5. Types of application
Module five of the GFMD MediaDev Fundraising Guide.
Clearly, each donor has its own procedures, many of which have evolved over time and continue to evolve, so there is no such thing as a one-size-fits-all proposal. However, there are many commonalities that allow applicants to successfully adapt project ideas for multiple bids.
The headings below cover the different processes which are relevant to the media development community. There are, of course, others that are not addressed here but the intention is to raise awareness of the most commonly used approaches.
Several donors – principally foundations – have open application processes whereby organisations can apply for funding at any time using standard templates and application procedures. A few have two or three deadlines during the course of the year.
This is probably the most convenient approach, allowing applicants to spend more time preparing their bids and to submit an application only when all the elements are in place.
However, these programmes are also highly competitive and receive a very significant number of applications. It is difficult not to draw the conclusion that they must, at some point during the year, overreach themselves (i.e. run out of available funds).
They may also ask an organisation running an ongoing programme to apply for follow-up funding if it is considered that the project is going particularly well and deserves to be continued.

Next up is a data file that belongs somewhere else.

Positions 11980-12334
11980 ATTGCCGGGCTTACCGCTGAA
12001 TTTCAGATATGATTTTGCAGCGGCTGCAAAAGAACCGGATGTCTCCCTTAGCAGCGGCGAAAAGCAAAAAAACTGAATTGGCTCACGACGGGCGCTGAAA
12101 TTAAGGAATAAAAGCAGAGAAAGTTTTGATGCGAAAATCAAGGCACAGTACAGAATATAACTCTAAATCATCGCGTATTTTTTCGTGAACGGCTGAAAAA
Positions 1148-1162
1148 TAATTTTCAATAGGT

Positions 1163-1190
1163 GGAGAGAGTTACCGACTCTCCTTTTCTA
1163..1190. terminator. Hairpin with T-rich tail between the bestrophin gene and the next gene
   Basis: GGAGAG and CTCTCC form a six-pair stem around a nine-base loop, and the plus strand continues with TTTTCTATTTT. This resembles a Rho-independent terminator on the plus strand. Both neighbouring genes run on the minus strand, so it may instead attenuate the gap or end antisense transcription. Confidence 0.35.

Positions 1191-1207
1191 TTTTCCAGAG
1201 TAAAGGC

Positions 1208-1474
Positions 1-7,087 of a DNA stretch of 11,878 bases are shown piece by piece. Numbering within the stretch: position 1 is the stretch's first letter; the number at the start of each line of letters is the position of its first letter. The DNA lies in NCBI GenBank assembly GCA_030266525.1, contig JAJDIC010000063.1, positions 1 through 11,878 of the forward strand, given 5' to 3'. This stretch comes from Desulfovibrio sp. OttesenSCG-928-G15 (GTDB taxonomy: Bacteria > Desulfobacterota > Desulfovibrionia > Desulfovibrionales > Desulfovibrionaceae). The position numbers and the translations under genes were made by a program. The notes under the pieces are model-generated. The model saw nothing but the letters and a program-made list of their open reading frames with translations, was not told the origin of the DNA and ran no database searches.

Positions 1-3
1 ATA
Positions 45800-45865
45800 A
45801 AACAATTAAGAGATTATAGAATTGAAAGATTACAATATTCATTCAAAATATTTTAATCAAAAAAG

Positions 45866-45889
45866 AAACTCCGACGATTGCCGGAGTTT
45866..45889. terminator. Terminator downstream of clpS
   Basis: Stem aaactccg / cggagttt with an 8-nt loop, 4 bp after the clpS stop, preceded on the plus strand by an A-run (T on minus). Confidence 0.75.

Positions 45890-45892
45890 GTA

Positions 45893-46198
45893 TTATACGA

That said, most donors are eager to maintain a reputation for equity and transparency, so direct approaches are exceptional. A retendering process whereby the incumbent fights off challenges from other contenders are more common.
Unless donors specifically state that they do not accept unsolicited proposals or an open procedure has been launched in a related field, it is possible to share ideas and concept notes on an ad hoc basis, particularly if you have a good working relationship with desk officers and you believe that your proposal is timely (e.g. linked to an event or a crisis).
On the vast majority of occasions, the donor will refer you to an upcoming programme or will reply that they have no funds available at the current time. If they respond at all. Direct approaches are often used for securing co-funding but it is worth recognising that most donor programmes lack flexibility and need to bend their own rules in order to allocate direct grants. They are also wary of setting dangerous precedents.
Under this model, the proposal which is likely to include a detailed budget and log-frame presents a comprehensive response to the objective, themes and/or priorities of the published terms of reference.
Varying levels of feedback are given to unsuccessful bids ranging from a simple rejection letter to formal opportunities to discuss the shortcomings of the proposal during a phone call with the grant officer.
Other donors apart from the EU run similar processes – normally without the third stage. Concept notes are aimed at reducing the investment of time and effort into developing lengthy proposals for oversubscribed programmes.
Bizarrely, some EU calls for proposals request applicants to submit a concept note and full application at the same time, although the process for internal evaluation is supposedly the same. This is presumably aimed at reducing the long lead-time for the application process but does little to reduce the frustration of unsuccessful applicants.
The launch is marked by the publication of a procurement notice which generally includes minimal information about the programme, the budget amount and basic eligibility criteria (including financial and technical capacity).